Glen Burnie thanks police officers for extraordinary efforts

September 04, 1992|By Kris Antonelli and Deidre Nerreau McCabe | Kris Antonelli and Deidre Nerreau McCabe,Staff Writers

Residents of a Glen Burnie community were so pleased with how two county police officers helped solve several problems in their neighborhood that they awarded the men a plaque and gave them a big thank-you Wednesday night.

Three children from the Glenchester community -- Matthew Doyle, 8, Steven Doyle, 9, and Randal Brent, 9 -- gave Detectives James A. Baublitz and Mark Metzler of the Northern District station plaques during the district's Police Community Relations Council meeting.

The award was the result of the detectives' solution to a delicate situation: A 31-year-old man who had once been indicted on sexual child abuse charges was hanging out in their neighborhood harassing children last month. Although he was frightening the residents, he was not doing anything illegal.

The officers could not simply arrest him.

Detectives Baublitz and Metzler came up with a solution: They ordered Chuck Griffith to undergo a psychiatric evaluation at Leland Memorial Hospital.

"They were in the neighborhood when they were on duty as well as when they were off," Mrs. Brown said. The officers also helped solve problems the neighborhood had with teen-agers exposing themselves to children, and caught a burglar who had ransacked several homes.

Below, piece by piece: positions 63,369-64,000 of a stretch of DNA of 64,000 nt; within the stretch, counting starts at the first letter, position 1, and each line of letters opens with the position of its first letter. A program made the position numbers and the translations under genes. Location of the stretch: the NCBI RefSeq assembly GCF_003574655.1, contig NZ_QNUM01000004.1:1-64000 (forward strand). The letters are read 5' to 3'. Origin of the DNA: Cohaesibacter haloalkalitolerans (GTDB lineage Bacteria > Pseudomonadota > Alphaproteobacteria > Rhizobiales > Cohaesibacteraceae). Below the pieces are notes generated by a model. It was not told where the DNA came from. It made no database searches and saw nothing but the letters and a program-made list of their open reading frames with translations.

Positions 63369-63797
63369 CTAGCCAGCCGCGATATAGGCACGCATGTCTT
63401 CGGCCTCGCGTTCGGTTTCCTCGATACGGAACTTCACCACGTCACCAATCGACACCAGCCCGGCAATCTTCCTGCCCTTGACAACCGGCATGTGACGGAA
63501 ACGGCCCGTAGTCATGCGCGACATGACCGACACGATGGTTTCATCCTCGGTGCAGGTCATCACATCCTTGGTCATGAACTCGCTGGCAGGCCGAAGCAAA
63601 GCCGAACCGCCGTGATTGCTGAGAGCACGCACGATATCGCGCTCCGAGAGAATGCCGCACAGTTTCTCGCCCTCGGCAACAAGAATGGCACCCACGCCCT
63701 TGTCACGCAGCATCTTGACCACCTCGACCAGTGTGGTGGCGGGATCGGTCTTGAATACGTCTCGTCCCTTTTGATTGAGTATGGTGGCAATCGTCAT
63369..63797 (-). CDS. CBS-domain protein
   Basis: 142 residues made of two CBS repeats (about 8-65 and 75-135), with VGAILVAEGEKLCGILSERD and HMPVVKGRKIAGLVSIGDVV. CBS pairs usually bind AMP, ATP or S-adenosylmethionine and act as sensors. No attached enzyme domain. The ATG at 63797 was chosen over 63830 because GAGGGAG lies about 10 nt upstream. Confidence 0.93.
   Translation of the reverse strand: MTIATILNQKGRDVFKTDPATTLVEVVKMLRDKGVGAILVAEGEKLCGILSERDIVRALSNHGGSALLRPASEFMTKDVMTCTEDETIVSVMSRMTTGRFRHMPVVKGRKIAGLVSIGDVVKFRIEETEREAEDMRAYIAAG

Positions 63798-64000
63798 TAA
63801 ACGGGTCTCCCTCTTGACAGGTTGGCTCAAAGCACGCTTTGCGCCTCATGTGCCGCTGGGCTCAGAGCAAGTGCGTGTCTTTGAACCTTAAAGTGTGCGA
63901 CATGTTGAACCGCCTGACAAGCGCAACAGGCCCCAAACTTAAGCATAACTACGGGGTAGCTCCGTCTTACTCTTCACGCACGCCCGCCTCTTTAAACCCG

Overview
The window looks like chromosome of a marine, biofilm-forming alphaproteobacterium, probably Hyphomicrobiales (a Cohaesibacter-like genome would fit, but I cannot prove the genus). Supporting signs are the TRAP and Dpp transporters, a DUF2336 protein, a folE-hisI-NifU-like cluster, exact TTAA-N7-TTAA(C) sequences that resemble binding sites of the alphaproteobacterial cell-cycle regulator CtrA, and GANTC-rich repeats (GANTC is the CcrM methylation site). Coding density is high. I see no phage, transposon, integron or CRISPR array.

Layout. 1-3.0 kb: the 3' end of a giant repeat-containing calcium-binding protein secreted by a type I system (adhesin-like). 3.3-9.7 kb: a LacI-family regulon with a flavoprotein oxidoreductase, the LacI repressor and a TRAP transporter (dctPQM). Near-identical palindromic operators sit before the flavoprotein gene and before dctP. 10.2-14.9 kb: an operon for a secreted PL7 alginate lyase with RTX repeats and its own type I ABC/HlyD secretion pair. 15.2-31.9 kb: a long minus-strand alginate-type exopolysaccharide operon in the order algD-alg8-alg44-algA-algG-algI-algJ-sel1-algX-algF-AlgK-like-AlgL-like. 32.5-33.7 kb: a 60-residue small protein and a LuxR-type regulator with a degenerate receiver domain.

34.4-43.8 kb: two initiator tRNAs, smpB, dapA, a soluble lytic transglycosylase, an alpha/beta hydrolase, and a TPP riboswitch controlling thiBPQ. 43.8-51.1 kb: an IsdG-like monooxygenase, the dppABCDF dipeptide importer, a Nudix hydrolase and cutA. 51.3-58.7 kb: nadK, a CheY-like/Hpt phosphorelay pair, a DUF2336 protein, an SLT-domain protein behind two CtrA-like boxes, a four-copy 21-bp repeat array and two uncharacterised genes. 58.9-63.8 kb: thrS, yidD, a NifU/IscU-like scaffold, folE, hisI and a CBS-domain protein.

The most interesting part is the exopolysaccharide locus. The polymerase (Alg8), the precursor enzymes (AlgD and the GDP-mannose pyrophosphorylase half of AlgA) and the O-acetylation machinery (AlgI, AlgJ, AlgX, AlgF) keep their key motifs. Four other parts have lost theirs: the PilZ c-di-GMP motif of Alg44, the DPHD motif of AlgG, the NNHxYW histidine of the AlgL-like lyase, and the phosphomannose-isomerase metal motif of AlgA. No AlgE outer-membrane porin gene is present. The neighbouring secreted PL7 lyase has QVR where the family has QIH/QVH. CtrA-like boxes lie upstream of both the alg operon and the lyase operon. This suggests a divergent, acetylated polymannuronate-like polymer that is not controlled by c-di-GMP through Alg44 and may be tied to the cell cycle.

Mr. Griffith, against whom charges of sexual child abuse were dropped in 1987 after he pleaded guilty to assault and battery, is still receiving psychiatric treatment at Leland Memorial Hospital and will be there indefinitely, said Capt. Gary Barr, Northern District commander. Captain Barr and Deputy Chief Robert Beck were also given plaques for outstanding service to the community.

Mr. Griffith was part of a program at Omni House for mentally disturbed people trying to live independently in the community, said Lois Miller, Omni House executive director.

She said staff members were shaken when they heard about the problems at Glenchester.

"Chuck had plenty of supervision," she said. "He was not actively psychotic. He was taking his medication, making his doctor's appointments. We thought he was doing very well."

Ms. Miller, who said the program has about 22 clients living in Cromwell Fountains Apartments, said there was no indication that anything was wrong with him. He had been with the program for less than a year and told staff members he was "actively seeking independent employment" during the day.

"He would come back with information about all these job interviews he'd been on," she said. "Obviously, he was giving us a big line," Ms. Miller said.

If Mr. Griffith is returned to Omni's supervision, rather than being committed somewhere, she said, he would be placed in a different type of program with a higher level of supervision.

"If I have to take him back, he would not go to Cromwell," she said. "He'd be a Level 5 with round-the-clock supervision."

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